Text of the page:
The housing sector decline has left prospective buyers in a perpetual state of uncertainty. Factors beyond their control continue to make the acquisition of a home more implausible each day. Market indicators have therefore been rendered irrelevant in the eyes of house hunters, as they appear to change on a daily basis. However, perhaps even more concerning, are the prospects of increasingly high mortgage rates. Despite a recent reduction, rates are pushing the boundaries of 5% as 2013 draws to an end. Indicators are beginning to point to now, as the time to purchase a home.
A myriad of potential scenarios have more than likely played out in the heads of prospective buyers, each of which is more disturbing than the latter. However, those intent to purchase a home in the near future are advised to do so sooner rather than later. Subsequently, there are several economic issues that suggest now is the best time to purchase a home. Inflation, consumer credit, rising home prices and the threat of interest rates that could surge to 6% in 2014 are just a few.
According to Freddie Mac’s weekly mortgage rate survey, rates stand at 4.20 percent. This rate is in lieu of a recent decline that occurred in previous weeks. Analysts familiar with the market predict that an imminent jump will result in mortgage rates as high as 4.50% by the end of 2013. Which raises this question for potential homebuyers: Should you jump off the fence now, with rates still fairly reasonable, or do you wait and risk having to deal with mortgage rates as high as 5.00% or 6.00% in 6-to-12 months?
The following factors should be taken into consideration:
Rates Are Expected to Rise Soon
As previously mentioned, rates have been on the rise and there are no signs of them slowing down. Ambitious predictions hint at rates cracking 6% as early as next year. “Most people agree it is only a matter of time before rates hit 5%,” said Peter Grabel, a mortgage loan originator at Luxury Mortgage Corp.in Stamford, Conn. “The housing market has clearly turned the corner in most areas. I think a year from now people will look back and realize that this was a great buying opportunity.”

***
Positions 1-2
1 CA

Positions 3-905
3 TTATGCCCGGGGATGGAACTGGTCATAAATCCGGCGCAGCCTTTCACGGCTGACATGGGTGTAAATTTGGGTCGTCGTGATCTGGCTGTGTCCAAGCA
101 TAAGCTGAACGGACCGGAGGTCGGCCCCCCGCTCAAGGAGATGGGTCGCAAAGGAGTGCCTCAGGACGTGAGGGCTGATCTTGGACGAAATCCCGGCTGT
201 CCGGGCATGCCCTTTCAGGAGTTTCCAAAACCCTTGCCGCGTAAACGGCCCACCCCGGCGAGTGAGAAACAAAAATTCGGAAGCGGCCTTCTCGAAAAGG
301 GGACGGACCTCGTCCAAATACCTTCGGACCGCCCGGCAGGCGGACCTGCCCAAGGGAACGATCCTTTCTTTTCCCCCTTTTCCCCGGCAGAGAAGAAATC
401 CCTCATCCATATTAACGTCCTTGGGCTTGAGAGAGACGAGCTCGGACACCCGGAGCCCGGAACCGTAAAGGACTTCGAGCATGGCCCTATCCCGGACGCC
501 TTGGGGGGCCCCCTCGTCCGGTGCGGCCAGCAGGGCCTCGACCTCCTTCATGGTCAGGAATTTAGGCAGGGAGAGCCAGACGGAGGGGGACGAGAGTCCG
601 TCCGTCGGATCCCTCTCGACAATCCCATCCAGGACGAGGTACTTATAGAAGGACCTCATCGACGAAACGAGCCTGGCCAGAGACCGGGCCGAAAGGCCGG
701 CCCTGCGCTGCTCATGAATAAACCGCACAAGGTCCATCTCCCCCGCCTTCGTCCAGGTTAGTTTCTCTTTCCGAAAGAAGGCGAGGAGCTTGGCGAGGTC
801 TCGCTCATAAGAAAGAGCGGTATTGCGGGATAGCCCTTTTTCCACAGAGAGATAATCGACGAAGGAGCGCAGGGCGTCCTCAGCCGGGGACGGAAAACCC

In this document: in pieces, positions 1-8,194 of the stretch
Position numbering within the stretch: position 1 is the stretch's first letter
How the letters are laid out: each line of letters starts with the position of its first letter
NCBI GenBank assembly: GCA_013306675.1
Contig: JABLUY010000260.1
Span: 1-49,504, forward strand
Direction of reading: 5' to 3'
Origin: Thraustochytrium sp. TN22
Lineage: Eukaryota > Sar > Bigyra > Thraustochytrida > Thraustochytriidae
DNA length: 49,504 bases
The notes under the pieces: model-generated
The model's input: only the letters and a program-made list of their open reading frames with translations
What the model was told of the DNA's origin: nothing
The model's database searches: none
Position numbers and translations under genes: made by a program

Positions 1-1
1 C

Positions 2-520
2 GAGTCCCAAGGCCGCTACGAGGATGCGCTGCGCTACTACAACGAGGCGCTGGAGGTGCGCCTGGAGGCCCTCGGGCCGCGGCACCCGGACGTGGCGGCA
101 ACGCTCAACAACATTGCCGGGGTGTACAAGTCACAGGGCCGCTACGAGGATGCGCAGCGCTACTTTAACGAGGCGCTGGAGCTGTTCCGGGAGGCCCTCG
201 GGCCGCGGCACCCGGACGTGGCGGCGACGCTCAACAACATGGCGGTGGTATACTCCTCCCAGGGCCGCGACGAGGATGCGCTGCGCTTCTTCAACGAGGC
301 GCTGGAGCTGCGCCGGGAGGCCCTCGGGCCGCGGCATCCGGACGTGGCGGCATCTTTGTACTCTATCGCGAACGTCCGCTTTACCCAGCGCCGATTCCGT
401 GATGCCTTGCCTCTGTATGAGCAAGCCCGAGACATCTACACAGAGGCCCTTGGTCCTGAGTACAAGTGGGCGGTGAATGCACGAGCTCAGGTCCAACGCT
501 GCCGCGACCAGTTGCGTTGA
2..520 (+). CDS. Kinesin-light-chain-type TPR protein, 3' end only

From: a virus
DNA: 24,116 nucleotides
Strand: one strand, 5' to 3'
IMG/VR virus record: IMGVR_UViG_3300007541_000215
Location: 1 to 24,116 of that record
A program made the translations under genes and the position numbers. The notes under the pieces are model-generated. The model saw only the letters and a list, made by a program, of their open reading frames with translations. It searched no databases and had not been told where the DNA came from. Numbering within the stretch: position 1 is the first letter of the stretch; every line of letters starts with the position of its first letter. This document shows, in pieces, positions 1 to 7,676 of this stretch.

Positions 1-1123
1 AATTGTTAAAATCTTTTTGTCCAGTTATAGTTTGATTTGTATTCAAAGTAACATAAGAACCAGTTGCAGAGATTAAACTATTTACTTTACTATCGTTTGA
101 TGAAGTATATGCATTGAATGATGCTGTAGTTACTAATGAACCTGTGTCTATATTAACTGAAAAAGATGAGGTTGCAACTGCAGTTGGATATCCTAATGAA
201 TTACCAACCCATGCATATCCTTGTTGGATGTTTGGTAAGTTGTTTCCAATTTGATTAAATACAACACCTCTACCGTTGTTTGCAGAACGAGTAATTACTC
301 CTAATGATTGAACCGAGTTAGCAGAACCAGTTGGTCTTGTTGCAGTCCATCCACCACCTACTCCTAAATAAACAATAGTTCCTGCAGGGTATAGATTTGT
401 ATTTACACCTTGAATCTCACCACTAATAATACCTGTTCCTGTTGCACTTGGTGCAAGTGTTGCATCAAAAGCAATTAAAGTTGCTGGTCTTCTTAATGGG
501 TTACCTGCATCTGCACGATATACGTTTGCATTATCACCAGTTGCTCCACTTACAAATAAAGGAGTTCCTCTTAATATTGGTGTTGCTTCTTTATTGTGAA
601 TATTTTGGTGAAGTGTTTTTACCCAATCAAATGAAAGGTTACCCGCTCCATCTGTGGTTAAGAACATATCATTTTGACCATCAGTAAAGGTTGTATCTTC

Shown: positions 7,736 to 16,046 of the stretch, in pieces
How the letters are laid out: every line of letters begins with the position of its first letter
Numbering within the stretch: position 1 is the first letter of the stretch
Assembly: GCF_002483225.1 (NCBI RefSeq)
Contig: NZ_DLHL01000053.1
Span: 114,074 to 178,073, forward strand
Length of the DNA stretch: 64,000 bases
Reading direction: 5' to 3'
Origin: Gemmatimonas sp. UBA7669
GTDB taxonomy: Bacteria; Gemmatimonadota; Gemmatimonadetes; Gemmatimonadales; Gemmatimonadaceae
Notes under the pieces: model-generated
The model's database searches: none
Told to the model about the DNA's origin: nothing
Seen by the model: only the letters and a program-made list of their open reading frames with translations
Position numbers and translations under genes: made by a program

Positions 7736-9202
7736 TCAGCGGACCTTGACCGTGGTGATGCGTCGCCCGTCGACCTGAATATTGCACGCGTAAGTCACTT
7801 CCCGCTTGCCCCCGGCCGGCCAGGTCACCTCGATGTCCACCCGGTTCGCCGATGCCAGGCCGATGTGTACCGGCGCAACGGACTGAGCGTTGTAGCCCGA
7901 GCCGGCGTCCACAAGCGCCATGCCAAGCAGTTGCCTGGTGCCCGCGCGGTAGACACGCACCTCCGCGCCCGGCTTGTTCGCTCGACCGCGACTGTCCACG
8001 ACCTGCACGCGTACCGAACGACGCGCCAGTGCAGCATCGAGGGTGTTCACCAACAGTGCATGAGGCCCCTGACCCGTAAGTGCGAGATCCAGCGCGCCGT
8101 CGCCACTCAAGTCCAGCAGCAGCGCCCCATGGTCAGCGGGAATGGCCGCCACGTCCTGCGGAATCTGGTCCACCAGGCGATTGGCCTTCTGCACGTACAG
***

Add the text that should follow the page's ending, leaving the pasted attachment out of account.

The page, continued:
The Federal Reserve is Expected to Ease on the Purchasing of Securities
For the majority of the past five years, the Federal Reserve has made it a priority to purchase securities in the U.S. mortgage market, a process known as “tapering.” As a result, interest rates remained at record-low levels. However, a recent report suggests that the Federal Reserve intends to ease of the purchasing of securities, thus facilitating increased interest rates.
“Rates in the 3% range are gone forever because the Fed will soon be pulling out of their mortgage backed securities purchasing program,” said Tim Lucas, editor-in-chief of the mortgage website MyMortgageInsider.com. “When the Fed stops buying, demand for these securities will fall dramatically, and rates will jump back up to typical levels. Once the unemployment rate nears 6.5%, the Fed could stop buying these securities, sending rates higher. We’re at 7.3% unemployment now, with positive economic signs at every turn.”
Home Values Continue To Rise
Assuming you are familiar with the current trajectory of the market, you are aware that house appreciation rates have skyrocketed. Following a period of economic recovery, prices have gone from record-lows to where they were at the start of the bubble. Experts predict that prices will continue to rise for the foreseeable future. According to CoreLogic, a data analysis firm, U.S. home prices have risen 12.4% from August 2012 to August 2013.
Underrating The Fall Buying Season
Prospective buyers are encouraged to participate in the market during the fall season, as there is substantially less competition in the residential real estate market. More homebuyers are competing for houses in the summer months. ”Next to spring, fall can be the best season to buy a home, although this year the economic climate is different from recent years,” said J.D. Crowe, senior vice president at Georgia-based Southeast Mortgage. With less competition, buyers may be able to purchase a home at a more affordable price.